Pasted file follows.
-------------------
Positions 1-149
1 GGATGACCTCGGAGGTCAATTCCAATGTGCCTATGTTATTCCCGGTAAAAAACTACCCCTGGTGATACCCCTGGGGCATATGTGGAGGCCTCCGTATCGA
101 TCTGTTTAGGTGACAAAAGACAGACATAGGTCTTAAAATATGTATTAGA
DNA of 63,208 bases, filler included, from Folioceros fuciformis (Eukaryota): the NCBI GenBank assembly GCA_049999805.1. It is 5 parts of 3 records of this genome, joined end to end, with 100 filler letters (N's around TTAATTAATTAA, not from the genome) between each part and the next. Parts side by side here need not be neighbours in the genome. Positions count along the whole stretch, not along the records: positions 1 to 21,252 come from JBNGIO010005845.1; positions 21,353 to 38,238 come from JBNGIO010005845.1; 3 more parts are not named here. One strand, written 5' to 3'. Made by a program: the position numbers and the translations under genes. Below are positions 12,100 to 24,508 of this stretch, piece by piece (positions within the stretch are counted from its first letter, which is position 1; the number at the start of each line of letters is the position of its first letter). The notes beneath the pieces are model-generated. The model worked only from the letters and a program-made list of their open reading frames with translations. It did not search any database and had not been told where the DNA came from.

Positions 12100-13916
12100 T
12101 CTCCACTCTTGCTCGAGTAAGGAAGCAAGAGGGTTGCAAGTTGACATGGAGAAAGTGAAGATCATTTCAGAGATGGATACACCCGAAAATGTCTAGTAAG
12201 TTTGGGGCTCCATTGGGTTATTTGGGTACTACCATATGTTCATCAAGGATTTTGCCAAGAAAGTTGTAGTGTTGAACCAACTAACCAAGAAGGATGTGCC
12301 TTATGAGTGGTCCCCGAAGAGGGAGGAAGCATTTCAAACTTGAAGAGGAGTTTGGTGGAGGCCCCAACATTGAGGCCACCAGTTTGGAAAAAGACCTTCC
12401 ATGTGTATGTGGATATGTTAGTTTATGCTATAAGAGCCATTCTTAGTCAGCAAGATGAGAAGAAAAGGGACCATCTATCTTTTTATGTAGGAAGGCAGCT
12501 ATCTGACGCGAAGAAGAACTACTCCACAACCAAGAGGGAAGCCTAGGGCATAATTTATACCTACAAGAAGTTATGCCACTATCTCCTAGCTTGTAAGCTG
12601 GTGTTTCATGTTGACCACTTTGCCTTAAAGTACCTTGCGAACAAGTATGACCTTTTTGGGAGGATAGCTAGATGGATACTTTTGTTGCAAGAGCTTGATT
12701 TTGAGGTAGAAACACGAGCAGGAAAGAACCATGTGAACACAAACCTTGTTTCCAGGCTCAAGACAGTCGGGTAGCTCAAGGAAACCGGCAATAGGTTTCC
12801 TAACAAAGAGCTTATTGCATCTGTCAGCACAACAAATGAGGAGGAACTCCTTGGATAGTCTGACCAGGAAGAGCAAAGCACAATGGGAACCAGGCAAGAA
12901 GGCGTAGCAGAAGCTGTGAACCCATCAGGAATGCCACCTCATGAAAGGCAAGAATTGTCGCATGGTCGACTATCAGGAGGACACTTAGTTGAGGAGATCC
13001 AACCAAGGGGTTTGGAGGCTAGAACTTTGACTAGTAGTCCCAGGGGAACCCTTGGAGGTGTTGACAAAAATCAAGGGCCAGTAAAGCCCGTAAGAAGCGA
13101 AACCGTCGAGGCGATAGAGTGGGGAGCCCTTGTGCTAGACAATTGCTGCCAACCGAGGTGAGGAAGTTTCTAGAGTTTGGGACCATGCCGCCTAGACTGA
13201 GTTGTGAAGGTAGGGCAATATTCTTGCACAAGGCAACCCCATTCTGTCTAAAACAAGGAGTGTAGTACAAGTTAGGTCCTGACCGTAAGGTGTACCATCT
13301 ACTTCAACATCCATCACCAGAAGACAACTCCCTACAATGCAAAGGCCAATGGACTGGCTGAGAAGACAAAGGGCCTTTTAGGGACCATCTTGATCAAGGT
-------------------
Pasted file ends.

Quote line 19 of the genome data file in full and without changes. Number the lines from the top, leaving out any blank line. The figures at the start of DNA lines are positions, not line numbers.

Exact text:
13301 ACTTCAACATCCATCACCAGAAGACAACTCCCTACAATGCAAAGGCCAATGGACTGGCTGAGAAGACAAAGGGCCTTTTAGGGACCATCTTGATCAAGGT